Are National about to betray Kiwi businesses?

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Think about this.

National is about to pass a Bill regulating natural products that has been sitting around since 2006 with no apparent will to move it forward…until now. It is a Bill that will likely offer absolutely no safety advantage for kiwis, cost New Zealanders jobs and cost the government tax revenue.

In short, it’s a bill that does nothing but harm New Zealand and New Zealanders. So if this is true, why is it about to be passed?

National gave the industry an assurance that any new regulations would be ‘incredibly light handed’ and yet they have come up with a regime that looks to be a stepping stone to the most repressive system in the world, the TGA in Australia. National also opposed this bill in opposition, and inherited from the last government, so why are they now pushing ahead with it?

How is this? We are being told by the Ministry of Health officials that all customer feedback (testimonials) will be banned and claims will be severely limited. Unfortunately, in order to compete online you have to have the same tools as everyone else. A glance at Amazon.com will reveal that their supplements are sold almost solely on the basis of hundreds of testimonials, many making various claims of how they have been helped.

Now I know there are many bogus claims online, weight loss etc, but people are smart enough to see these for what they are, we don’t need unelected bureaucrats you have never met, with undeclared agendas to make these decisions for you. The truth is the horse has bolted. There is no point passing 1980s style legislation that considers New Zealand is still an island that can be walled off from the evils of the rest of the world, because in the age of the internet, islands no longer exist and distance to market means very little.  

One Internet giant sells multiple cubic meters of supplements to NZ every day, and they pay zero tax here. Every sale they make costs a Kiwi business a sale, but that’s OK, that is the competitive market and I’m not complaining about that. Competition is good, but we need to have a level playing field, not one skewed in favour of offshore interests.

Unfortunately, if this law passes, that will not be possible. Kiwi product provider’s hands will be tied, as any website that sells to the world, if it is owned by a Kiwi business will be captured by this il conceived law.

The winners? The Amazon.com’s of the world, ready to inherit the Earth. They have no requirement to adhere to any similarly restrictive regulations, set up in tax havens, sell heaps to NZ but pay virtually no tax and rather than create jobs here…they cost our businesses jobs by taking sales.

My understanding is that all the industry asks is for sensible regulations that recognise these problems and put Kiwi companies first, giving them a chance to compete by letting them use the same tools as their competitors. Without that that have no show. But then again perhaps that is the design of whomever drafted this law.

Think about this, every time the government passes a law or a new rule, it takes a little bit of our power to make decisions about our lives, and transfers it to an unelected bureaucrat we have never met. These assaults on our freedom are usually based on someone else’s agenda that has nothing to do with what’s best for the people. In this case it’s a global push backed by multi-national drug companies who want a monopoly on all medical information.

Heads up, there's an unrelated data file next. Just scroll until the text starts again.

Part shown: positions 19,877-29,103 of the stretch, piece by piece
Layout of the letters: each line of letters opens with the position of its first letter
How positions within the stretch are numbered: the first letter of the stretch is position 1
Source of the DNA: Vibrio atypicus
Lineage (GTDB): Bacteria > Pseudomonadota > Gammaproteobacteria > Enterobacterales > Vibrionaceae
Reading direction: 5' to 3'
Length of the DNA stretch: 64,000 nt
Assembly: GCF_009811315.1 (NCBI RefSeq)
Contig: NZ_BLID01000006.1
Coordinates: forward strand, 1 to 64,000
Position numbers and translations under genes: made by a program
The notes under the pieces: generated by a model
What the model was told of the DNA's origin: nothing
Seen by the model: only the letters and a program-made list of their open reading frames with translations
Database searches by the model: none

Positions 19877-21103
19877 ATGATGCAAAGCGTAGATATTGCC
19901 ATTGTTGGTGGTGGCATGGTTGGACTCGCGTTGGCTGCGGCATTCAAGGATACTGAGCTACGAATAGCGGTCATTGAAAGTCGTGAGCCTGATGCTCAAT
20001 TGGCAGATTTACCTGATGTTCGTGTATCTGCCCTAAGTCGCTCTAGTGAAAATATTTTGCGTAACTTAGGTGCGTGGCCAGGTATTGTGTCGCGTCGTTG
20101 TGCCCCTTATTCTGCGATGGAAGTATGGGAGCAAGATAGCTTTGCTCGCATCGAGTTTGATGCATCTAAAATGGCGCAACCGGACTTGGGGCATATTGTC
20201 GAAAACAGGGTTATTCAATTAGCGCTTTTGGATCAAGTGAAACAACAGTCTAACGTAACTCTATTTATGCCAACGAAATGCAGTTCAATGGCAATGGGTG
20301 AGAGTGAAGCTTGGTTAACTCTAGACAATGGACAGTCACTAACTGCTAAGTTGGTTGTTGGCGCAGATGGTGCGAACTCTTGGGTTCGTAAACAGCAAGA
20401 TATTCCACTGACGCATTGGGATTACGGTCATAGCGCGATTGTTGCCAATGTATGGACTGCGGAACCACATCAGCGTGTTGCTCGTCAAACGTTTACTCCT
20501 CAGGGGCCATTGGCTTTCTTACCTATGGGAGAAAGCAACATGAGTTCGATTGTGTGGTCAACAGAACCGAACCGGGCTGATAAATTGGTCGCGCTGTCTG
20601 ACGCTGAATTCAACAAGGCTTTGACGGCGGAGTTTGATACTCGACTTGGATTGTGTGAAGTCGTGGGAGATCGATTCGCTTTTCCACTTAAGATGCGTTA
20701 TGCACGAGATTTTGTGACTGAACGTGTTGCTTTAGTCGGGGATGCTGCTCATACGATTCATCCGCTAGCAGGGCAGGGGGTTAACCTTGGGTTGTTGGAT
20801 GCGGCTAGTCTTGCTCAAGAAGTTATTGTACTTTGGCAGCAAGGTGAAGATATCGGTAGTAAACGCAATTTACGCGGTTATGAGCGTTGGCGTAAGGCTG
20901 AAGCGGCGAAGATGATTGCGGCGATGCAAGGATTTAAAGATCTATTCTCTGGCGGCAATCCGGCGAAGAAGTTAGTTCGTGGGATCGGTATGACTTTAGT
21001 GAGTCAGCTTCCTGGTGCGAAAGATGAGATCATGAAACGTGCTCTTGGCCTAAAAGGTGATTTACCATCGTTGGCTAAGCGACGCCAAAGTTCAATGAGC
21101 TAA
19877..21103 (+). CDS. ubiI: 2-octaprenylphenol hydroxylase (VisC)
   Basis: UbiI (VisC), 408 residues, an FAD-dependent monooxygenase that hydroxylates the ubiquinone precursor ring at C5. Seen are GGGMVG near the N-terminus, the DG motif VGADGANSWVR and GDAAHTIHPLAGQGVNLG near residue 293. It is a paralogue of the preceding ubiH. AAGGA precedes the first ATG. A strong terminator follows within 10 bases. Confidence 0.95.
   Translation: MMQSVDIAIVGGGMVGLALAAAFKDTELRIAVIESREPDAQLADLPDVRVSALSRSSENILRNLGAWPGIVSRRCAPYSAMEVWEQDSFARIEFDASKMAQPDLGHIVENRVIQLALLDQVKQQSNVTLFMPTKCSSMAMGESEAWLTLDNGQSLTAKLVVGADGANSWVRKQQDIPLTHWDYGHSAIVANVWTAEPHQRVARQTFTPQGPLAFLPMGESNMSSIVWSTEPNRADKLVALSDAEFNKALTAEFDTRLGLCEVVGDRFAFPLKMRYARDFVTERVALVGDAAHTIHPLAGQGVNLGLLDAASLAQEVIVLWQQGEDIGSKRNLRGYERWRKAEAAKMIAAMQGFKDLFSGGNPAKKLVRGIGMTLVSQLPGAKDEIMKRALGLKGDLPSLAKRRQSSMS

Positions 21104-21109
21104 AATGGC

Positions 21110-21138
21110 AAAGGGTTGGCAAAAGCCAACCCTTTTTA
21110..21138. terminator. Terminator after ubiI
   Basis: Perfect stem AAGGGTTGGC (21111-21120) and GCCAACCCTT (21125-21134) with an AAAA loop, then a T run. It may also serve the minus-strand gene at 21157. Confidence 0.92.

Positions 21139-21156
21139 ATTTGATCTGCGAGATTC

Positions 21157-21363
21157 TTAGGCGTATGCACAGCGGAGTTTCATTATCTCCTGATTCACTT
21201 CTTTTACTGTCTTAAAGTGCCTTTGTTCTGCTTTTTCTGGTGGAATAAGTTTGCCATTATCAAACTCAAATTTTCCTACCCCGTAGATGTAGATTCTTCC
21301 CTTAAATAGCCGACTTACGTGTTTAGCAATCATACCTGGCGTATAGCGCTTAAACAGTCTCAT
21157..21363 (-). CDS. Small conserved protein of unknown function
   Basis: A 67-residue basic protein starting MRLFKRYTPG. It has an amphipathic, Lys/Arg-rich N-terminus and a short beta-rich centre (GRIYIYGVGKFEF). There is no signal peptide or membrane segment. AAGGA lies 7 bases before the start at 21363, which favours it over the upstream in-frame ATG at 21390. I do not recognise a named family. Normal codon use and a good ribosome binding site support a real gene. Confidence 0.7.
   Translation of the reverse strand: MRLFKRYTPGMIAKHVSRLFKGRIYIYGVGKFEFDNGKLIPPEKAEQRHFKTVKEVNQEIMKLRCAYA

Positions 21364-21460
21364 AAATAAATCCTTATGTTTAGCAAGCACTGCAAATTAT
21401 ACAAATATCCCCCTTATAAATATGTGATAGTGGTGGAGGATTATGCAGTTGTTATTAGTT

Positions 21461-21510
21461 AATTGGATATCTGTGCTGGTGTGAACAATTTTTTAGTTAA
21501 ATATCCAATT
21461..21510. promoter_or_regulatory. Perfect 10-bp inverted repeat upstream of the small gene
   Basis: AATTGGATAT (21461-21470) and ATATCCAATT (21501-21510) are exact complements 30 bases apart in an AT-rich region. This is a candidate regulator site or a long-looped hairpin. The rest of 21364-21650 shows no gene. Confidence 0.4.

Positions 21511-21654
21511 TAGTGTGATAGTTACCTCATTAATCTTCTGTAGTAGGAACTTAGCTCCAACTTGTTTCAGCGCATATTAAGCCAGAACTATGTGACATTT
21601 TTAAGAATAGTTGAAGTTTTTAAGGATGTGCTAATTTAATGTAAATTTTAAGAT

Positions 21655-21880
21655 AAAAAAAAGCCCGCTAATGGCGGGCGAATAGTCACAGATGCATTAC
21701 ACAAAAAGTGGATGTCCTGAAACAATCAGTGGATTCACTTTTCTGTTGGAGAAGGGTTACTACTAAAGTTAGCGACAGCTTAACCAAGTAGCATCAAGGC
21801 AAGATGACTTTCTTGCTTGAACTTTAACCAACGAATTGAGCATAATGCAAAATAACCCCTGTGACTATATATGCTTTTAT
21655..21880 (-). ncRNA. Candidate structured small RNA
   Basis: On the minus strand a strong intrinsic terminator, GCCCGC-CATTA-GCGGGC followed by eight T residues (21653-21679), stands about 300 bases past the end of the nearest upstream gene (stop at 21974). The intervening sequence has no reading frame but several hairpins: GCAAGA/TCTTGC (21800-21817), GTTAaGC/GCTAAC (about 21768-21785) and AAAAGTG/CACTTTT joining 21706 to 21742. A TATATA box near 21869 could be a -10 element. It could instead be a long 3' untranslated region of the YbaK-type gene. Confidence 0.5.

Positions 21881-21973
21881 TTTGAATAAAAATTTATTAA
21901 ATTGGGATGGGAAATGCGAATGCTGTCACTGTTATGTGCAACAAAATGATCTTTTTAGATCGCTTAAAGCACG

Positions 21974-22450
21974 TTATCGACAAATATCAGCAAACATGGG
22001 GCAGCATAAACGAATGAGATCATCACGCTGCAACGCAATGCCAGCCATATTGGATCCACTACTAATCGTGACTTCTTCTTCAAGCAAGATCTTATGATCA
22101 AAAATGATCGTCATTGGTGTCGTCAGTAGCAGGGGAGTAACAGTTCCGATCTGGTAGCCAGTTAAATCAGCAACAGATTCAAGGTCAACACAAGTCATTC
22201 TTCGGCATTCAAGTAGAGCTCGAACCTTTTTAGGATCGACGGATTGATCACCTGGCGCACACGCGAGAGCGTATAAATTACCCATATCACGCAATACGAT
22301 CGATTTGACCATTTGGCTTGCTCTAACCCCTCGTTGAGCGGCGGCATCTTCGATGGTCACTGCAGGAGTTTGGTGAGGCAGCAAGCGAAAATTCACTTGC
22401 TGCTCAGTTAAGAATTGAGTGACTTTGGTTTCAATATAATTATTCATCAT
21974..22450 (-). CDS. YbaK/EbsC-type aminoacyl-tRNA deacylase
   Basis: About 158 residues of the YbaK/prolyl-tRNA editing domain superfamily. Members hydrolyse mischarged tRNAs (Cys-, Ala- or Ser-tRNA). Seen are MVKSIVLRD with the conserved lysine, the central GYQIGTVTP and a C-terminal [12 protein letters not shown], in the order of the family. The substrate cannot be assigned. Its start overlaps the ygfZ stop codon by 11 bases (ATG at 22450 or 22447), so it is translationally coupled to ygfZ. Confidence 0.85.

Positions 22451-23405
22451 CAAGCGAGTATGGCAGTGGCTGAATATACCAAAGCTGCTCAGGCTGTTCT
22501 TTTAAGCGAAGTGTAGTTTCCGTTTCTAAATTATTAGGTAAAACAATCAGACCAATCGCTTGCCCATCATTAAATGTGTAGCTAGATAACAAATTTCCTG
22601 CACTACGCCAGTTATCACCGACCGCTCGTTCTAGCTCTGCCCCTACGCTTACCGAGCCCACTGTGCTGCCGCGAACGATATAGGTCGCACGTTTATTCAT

Of course, this is always sold to the people on the basis of safety. Safety is always the reason behind these attacks on our freedom.  Well, in this case this legislation will make New Zealanders unsafe. If they can’t buy something here, they will buy offshore from a website where there is no guarantee of safety or quality. All the recent cases in the media about supplement safety have been imported supplements. New Zealand has very good and strict manufacturing standards.

In short there is nothing to be gained by a bill that forces or encourages Kiwis to buy online. That denies Kiwi companies the right to compete, and costs NZ tax and jobs. In the internet age where borders are unenforceable, the answer is simple, educate don’t regulate. The horse has bolted. The industry wouldn’t expect any favours vs companies anywhere else in the world, they just want a level playing field.

Unfortunately it appears that the government is hell bent on pushing this through, and Minister Coleman may well have been captured by his officials and high powered lobbyists.

National opposed this bill when Labour was pushing it through and Annette King parked it on the order paper in 2007, it seems silly for a bill to sit around for 10 years. Jonathan Coleman should do the right thing and drop the bill, no one wants it other than the Medsafe bureaucrats and some wallies inside the Ministry of Health.


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As much at home writing editorials as being the subject of them, Cam has won awards, including the Canon Media Award for his work on the Len Brown/Bevan Chuang story.  And when he’s not creating the news, he tends to be in it, with protagonists using the courts, media and social media to deliver financial as well as death threats.

They say that news is something that someone, somewhere, wants kept quiet.   Cam Slater doesn’t do quiet, and as a result he is a polarising, controversial but highly effective journalist that takes no prisoners.

He is fearless in his pursuit of a story.

Love him or loathe him.  But you can’t ignore him.

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